Pablo’s Pablum # 7

After a short hiatus, I, Pablo V. III MFA, have returned for another astonishing segment of cunning criticism and profound postulation! Today we’ll be looking at Michal Janowski’s chilling paintings, which seem to be pulled straight from the headlines of the collective unconscious’ favorite zine. This first piece by Janowski, entitled, “It Is Hard To Tell Which Part of a Dream Could Be Real; Man With The Melted Ice Cream” seems to deal with neither a man, nor melting Ice Cream. Unless, if by “man” you mean “horrific goat monster,” and by “Ice Cream” you mean “please stop gazing into my soul with your empty, nightmare eyes.” Nevertheless, it is evident that Janowski’s work draws heavily on the amalgamated memories of dreams long forgotten.

I’ll never be able to eat Ice Cream again.

With this second piece, “Shape Shifting as Favourite Method of Deception” a sense of mischief and dubiousness arises in the gentle smile of the beak. The color palette is brilliantly augmented by the inclusion of the two floating clementines behind our figure. And the brush strokes that Janowski employs are both seamless and overt, dancing between photo-realism and expressionistic… expression.

Clementines are so much more than tiny oranges…

“Permanent Liminality” evokes a sense of longing and transformation with the suggestive imagery lapsing in and out of realism. The dictionary defines liminality as: the transitional period or phase of a rite of passage, during which the participant lacks social status or rank, remains anonymous, shows obedience and humility, and follows prescribed forms of conduct, dress, etc.  What a fitting title for an image that seems to vacillate between a very certain and defined sense of identity, and ambiguous representational abstraction.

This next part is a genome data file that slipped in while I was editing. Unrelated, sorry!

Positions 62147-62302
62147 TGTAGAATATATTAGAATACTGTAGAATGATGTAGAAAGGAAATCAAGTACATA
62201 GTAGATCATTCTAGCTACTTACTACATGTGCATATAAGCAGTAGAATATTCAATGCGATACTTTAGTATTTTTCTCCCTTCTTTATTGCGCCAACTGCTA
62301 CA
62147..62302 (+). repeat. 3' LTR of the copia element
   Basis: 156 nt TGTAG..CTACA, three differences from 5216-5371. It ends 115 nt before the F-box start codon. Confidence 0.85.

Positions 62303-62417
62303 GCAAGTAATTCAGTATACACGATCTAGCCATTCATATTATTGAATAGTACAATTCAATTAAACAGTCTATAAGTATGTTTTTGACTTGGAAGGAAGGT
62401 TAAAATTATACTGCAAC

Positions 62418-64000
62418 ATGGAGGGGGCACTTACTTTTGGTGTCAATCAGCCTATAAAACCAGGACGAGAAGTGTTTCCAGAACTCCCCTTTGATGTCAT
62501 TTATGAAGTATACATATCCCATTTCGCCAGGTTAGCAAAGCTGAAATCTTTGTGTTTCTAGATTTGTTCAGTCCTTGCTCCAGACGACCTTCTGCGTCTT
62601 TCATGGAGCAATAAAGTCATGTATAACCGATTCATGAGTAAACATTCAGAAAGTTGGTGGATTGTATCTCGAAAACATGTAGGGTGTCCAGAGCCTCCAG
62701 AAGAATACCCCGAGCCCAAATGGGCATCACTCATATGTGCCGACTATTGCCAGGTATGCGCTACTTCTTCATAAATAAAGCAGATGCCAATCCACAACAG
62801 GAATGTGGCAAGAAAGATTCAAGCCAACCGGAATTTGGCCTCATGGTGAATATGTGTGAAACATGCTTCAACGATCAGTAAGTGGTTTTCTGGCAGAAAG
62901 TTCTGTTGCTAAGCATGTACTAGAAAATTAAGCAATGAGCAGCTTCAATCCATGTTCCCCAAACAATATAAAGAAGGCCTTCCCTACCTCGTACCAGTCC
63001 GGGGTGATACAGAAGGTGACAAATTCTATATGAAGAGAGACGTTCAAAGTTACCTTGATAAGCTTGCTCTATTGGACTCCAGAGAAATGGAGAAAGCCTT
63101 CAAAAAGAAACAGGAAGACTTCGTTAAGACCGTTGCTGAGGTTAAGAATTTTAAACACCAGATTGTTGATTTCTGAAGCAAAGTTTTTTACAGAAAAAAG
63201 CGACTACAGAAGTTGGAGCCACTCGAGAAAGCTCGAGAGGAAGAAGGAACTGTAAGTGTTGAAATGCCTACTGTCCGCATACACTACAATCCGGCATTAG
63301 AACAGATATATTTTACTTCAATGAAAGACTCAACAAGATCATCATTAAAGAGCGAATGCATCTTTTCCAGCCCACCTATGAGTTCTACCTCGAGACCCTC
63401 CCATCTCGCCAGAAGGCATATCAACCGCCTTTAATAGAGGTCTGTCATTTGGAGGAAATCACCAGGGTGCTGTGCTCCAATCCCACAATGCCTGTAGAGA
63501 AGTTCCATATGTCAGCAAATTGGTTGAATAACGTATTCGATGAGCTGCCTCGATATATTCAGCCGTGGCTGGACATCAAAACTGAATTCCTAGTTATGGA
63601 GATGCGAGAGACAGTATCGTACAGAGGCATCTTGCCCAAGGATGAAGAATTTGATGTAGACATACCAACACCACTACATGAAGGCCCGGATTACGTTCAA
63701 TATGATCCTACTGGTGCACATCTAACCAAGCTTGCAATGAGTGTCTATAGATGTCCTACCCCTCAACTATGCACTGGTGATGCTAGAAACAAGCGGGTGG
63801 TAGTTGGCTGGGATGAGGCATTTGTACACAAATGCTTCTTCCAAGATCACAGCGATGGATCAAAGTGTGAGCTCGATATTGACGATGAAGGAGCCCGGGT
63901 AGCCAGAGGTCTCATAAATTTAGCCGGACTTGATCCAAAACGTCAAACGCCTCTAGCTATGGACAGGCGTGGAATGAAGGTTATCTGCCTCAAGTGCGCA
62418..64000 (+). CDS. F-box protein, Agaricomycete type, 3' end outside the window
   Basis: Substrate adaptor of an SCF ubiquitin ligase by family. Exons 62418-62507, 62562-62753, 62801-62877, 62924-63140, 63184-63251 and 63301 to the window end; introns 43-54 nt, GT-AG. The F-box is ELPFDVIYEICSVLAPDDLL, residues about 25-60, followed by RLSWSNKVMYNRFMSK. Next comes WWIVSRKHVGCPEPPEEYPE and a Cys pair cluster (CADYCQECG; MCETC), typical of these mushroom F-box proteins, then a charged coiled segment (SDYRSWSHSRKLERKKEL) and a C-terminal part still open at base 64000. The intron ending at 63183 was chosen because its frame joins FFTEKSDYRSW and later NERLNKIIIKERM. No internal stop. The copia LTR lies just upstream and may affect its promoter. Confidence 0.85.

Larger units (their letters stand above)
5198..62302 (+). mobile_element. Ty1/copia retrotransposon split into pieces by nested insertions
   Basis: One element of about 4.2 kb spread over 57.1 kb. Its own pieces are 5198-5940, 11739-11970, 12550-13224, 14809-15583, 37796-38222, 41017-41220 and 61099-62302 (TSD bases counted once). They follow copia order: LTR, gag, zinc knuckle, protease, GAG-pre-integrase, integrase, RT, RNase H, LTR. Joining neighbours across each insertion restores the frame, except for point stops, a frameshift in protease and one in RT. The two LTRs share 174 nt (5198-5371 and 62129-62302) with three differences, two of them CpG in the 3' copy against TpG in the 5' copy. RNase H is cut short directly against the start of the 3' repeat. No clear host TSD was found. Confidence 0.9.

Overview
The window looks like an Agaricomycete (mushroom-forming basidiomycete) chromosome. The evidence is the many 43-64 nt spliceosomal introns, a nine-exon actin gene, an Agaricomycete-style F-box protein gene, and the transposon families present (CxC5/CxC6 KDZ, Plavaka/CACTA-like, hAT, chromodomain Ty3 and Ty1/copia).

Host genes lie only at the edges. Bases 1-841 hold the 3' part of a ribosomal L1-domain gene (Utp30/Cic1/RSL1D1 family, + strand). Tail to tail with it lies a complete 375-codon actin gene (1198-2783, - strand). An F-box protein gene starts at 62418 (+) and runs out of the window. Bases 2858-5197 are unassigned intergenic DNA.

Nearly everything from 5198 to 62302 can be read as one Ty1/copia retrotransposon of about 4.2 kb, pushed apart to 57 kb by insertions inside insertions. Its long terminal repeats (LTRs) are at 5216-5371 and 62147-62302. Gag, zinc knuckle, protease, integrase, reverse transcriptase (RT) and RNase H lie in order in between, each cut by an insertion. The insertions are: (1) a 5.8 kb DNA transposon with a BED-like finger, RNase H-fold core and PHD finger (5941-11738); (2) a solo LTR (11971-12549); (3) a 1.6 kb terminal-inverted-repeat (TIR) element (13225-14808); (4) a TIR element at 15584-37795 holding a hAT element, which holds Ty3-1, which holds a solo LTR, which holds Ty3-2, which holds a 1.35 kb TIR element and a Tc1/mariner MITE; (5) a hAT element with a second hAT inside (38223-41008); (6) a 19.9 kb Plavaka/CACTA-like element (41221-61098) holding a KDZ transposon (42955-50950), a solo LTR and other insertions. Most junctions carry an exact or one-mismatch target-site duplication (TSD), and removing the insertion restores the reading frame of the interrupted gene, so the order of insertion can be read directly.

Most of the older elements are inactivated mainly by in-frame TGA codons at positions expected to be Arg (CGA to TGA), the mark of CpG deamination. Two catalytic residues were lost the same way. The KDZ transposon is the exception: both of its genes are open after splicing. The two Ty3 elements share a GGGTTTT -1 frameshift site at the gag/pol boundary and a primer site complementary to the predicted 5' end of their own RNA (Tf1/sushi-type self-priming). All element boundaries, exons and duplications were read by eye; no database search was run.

Subliminal Liminal…

“Limen; Man in the Coyote Mask,” the last piece of our selection, is genuinely disturbing and wonderful. For those of us who like our art terrifying and unsettling, Mr. Janowski is here to ensure that your craving for the creeps is satisfied. Undercurrents of cultural tradition permeate Mr. Janowski’s work, offering another glimpse into the collective unconscious’ desire for acceptance and affirmation. After all, to become the nightmare is to also reach the end of fearing the nightmare. As for themes of “rites of passage,” Mr. Janowski may be processing the arduous and frightful experience of passing from observational subject to observed object. Whatever the case may be, one thing is for certain… I just can’t be sure about what that is.

And you thought “Man with the Melted Ice Cream” was bad!

Pablo V. III MFA

Editor’s note: views and opinions expressed herein do not necessarily reflect those of Comedy So Serious! 

Images via: here
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